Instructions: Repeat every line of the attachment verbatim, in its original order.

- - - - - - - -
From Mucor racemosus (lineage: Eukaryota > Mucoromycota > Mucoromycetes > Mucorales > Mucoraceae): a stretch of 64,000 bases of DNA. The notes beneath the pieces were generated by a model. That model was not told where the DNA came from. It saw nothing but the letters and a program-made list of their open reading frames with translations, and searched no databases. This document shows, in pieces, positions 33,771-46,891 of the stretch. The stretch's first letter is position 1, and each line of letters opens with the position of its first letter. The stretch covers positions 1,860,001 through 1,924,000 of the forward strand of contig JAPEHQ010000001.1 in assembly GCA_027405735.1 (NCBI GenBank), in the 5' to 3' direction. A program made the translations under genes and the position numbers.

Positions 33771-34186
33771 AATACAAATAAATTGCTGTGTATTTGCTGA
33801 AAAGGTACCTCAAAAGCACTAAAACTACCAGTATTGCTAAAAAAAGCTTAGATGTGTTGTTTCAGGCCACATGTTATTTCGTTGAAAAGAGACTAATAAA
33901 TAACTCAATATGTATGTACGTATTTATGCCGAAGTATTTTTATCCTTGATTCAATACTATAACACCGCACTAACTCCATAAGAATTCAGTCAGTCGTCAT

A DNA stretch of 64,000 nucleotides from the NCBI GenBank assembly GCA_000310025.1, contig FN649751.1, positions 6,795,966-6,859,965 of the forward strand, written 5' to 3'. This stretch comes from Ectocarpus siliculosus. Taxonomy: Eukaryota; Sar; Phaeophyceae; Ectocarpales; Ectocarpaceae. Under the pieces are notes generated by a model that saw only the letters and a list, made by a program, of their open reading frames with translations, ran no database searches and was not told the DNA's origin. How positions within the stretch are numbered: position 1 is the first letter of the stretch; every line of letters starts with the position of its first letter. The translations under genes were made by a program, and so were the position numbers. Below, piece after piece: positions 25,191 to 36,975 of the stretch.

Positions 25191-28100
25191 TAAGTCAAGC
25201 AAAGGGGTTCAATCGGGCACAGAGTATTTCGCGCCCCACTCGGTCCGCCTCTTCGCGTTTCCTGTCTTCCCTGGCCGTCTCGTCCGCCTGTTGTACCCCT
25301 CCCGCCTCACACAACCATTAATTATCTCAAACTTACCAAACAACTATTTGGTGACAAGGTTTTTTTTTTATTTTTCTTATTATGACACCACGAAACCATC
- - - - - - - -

From Mucor racemosus (lineage: Eukaryota > Mucoromycota > Mucoromycetes > Mucorales > Mucoraceae): a stretch of 64,000 bases of DNA. The notes beneath the pieces were generated by a model. That model was not told where the DNA came from. It saw nothing but the letters and a program-made list of their open reading frames with translations, and searched no databases. This document shows, in pieces, positions 33,771-46,891 of the stretch. The stretch's first letter is position 1, and each line of letters opens with the position of its first letter. The stretch covers positions 1,860,001 through 1,924,000 of the forward strand of contig JAPEHQ010000001.1 in assembly GCA_027405735.1 (NCBI GenBank), in the 5' to 3' direction. A program made the translations under genes and the position numbers.

Positions 33771-34186
33771 AATACAAATAAATTGCTGTGTATTTGCTGA
33801 AAAGGTACCTCAAAAGCACTAAAACTACCAGTATTGCTAAAAAAAGCTTAGATGTGTTGTTTCAGGCCACATGTTATTTCGTTGAAAAGAGACTAATAAA
33901 TAACTCAATATGTATGTACGTATTTATGCCGAAGTATTTTTATCCTTGATTCAATACTATAACACCGCACTAACTCCATAAGAATTCAGTCAGTCGTCAT

A DNA stretch of 64,000 nucleotides from the NCBI GenBank assembly GCA_000310025.1, contig FN649751.1, positions 6,795,966-6,859,965 of the forward strand, written 5' to 3'. This stretch comes from Ectocarpus siliculosus. Taxonomy: Eukaryota; Sar; Phaeophyceae; Ectocarpales; Ectocarpaceae. Under the pieces are notes generated by a model that saw only the letters and a list, made by a program, of their open reading frames with translations, ran no database searches and was not told the DNA's origin. How positions within the stretch are numbered: position 1 is the first letter of the stretch; every line of letters starts with the position of its first letter. The translations under genes were made by a program, and so were the position numbers. Below, piece after piece: positions 25,191 to 36,975 of the stretch.

Positions 25191-28100
25191 TAAGTCAAGC
25201 AAAGGGGTTCAATCGGGCACAGAGTATTTCGCGCCCCACTCGGTCCGCCTCTTCGCGTTTCCTGTCTTCCCTGGCCGTCTCGTCCGCCTGTTGTACCCCT
25301 CCCGCCTCACACAACCATTAATTATCTCAAACTTACCAAACAACTATTTGGTGACAAGGTTTTTTTTTTATTTTTCTTATTATGACACCACGAAACCATC